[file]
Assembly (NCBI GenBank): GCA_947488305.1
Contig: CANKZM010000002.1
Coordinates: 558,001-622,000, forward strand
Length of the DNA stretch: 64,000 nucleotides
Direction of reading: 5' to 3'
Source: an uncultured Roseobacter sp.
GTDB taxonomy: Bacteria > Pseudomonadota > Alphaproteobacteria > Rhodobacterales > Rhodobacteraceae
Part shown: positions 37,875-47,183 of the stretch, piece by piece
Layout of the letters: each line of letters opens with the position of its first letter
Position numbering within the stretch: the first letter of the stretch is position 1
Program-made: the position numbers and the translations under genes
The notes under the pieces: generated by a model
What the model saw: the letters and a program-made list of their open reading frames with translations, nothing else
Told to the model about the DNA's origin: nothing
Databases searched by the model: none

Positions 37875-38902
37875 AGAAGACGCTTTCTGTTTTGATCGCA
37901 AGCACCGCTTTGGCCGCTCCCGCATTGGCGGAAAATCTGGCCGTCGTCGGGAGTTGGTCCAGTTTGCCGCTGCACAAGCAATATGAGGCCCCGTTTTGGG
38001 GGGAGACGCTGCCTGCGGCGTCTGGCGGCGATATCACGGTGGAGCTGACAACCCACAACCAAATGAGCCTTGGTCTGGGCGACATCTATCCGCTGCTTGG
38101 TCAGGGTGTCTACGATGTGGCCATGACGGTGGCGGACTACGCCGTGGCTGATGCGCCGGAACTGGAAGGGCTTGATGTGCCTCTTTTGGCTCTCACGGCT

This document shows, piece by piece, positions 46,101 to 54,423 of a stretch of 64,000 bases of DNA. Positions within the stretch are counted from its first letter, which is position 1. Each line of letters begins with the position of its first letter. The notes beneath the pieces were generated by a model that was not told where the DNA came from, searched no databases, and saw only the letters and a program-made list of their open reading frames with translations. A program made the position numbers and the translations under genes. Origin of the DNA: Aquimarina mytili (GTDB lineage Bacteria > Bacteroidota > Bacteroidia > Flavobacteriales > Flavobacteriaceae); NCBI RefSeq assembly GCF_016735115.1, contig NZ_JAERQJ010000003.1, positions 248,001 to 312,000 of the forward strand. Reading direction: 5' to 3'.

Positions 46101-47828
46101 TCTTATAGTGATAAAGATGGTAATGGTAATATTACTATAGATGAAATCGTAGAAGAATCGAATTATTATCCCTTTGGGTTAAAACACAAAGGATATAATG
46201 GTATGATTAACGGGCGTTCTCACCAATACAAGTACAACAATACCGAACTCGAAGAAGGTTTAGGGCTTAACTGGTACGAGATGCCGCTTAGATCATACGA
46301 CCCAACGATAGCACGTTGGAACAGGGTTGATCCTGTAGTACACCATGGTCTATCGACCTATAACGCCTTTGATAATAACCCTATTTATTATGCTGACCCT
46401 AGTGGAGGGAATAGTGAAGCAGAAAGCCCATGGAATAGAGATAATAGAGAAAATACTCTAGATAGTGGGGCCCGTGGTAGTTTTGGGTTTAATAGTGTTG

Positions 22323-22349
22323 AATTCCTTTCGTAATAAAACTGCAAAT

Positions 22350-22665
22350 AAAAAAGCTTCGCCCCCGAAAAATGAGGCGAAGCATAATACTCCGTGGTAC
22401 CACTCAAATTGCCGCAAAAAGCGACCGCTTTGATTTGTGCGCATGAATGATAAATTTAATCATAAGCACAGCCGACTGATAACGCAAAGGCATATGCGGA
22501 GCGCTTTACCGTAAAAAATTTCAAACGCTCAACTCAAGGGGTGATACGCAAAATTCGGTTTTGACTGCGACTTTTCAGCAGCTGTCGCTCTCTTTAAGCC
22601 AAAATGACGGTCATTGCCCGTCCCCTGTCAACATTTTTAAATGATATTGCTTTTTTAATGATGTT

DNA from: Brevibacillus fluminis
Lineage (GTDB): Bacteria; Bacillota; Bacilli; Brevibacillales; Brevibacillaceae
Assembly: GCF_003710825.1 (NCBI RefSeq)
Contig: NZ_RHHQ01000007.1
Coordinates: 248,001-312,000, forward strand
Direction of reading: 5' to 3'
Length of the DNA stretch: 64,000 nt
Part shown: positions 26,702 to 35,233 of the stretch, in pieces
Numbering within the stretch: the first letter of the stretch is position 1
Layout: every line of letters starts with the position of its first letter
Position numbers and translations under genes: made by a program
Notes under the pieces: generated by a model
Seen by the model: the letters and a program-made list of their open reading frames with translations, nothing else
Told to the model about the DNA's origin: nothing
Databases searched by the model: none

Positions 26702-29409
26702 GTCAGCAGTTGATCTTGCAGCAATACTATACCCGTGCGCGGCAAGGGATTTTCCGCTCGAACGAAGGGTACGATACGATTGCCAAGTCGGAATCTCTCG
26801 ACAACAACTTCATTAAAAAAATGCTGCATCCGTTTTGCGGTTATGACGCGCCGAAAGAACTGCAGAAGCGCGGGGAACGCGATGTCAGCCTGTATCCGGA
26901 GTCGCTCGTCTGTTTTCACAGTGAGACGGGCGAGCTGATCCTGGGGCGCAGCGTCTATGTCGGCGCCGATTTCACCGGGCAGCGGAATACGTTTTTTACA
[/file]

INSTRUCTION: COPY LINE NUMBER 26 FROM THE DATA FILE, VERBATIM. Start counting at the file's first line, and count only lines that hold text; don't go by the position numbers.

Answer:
46401 AGTGGAGGGAATAGTGAAGCAGAAAGCCCATGGAATAGAGATAATAGAGAAAATACTCTAGATAGTGGGGCCCGTGGTAGTTTTGGGTTTAATAGTGTTG